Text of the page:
Child Safety Week is this week, June 5 to 11, and south London's councils are helping promote the event to keep your kids accident-free.

The programme is the Child Accident Prevention Trust’s flagship community education campaign and Richmond Council is the latest to support it.

The council is encouraging residents to learn more about the role they can play to keep children safe in the community.

Child Safety Week aims to raise awareness of the number of accidents that seriously injure or kill children and how to prevent them.

Deborah Lightfoot, of Richmond Council, said: “We all have a part to play in sharing the responsibility for preventing accidents among children, and we know that nothing is more powerful than the voice of experience.

“Child Safety Week is an opportunity for us all to think about the impact we can have on keeping children safe in the home, at school, on the roads and anywhere else in our community.

“No matter how big or small your involvement with children is, you have a part to play.

“I would encourage all adults, children and young people to make this week count and take some time to find out how a few small changes can make a big difference to improving child safety in Richmond upon Thames.”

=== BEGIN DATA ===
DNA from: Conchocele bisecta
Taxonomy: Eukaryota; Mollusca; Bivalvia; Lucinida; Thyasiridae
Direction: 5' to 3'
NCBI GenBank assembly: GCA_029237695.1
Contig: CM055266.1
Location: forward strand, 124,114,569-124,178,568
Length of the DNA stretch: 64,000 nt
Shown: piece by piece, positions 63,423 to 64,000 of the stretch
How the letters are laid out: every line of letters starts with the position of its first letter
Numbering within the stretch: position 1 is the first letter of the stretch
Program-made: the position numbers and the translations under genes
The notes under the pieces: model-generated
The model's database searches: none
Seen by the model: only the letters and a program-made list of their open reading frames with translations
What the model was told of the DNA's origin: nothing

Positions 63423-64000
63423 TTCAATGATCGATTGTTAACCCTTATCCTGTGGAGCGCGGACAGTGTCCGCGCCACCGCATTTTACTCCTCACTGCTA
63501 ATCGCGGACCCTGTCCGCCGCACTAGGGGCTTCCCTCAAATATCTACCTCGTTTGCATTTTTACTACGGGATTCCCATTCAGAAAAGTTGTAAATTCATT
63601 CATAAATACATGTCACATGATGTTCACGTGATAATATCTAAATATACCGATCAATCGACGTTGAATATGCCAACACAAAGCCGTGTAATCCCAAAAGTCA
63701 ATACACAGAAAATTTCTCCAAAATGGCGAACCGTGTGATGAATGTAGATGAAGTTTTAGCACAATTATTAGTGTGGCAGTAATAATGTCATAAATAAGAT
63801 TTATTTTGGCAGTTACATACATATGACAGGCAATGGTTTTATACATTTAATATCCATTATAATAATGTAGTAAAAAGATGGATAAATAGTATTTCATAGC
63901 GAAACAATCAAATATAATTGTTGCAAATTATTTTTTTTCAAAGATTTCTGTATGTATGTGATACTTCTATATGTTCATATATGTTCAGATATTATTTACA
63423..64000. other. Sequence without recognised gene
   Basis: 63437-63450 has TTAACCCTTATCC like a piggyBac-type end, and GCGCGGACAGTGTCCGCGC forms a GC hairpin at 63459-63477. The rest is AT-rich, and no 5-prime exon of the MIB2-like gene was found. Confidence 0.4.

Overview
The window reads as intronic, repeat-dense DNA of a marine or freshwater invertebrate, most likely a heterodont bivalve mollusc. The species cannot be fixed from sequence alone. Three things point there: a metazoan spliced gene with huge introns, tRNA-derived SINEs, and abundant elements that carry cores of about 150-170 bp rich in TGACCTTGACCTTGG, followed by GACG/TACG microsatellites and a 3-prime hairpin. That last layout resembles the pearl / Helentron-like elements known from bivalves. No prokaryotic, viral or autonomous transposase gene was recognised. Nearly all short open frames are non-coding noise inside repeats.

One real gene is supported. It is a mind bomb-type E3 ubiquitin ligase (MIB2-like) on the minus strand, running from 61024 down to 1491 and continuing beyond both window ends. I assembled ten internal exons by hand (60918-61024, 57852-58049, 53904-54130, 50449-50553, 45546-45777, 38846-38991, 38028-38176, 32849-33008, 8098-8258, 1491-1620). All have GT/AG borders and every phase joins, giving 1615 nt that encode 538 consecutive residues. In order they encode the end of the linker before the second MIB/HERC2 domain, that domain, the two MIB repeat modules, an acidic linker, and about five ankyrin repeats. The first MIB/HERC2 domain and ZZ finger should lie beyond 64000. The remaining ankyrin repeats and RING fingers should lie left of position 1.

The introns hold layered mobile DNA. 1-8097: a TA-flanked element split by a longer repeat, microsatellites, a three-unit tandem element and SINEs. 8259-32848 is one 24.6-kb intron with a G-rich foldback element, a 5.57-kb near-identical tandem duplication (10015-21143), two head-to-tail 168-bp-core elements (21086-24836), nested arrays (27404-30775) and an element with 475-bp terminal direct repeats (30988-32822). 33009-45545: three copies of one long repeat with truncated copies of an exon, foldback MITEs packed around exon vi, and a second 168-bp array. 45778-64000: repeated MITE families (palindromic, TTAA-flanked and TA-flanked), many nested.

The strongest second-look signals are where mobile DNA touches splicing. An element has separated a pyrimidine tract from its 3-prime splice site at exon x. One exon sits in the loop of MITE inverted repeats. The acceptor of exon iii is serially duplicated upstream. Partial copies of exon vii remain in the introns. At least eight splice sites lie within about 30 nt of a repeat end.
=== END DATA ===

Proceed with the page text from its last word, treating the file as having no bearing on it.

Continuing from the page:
To help families and communities keep children safe, the Child Accident Prevention Trust have published a list of practical, simple pieces of advice to prevent serious accident.

Burns: Young children don’t have a reflex to pull away from something that is burning them, it’s something we learn.

Push kettles to the back of the worktop and try to use the back rings on the hob. Better still, keep children out of the kitchen when you’re cooking if you can.

Fire: Stub your cigarette out properly and avoid smoking if you’re really tired or in bed. You may fall asleep with it in your hand.

Drowning: Keep children off inflatables when an orange windsock is flying at the beach. A wind blowing off the land can make the sea look flat, calm and safe but it can quickly sweep inflatables out to sea

Road Safety: The number of children injured as pedestrians peaks at 12 when many children start travelling to and from school on their own.

If hit by a car travelling at 40mph, 80 out of 100 child pedestrians will die. If hit by a car travelling at 20mph, 95 out of 100 child pedestrians will survive.

Falls: One of the worst ways for small babies to be injured on the stairs is when they are being carried by a parent who slips or trips.

Keep a hand free to hold on when carrying your baby up or down the stairs.

Poisoning: Liquitabs make laundry easy. But the bright colours and squeezable texture make them attractive to babies and small children.

The concentrated detergent is harmful if swallowed. Look out for products with bittering agents such as Bitrex when you’re shopping. They help prevent children swallowing products by making them taste really nasty.

Choking: It can take only 20 seconds for a toddler to die from strangulation if they get tangled in a blind cord. Fit a cleat hook to tie blind cords and chains back.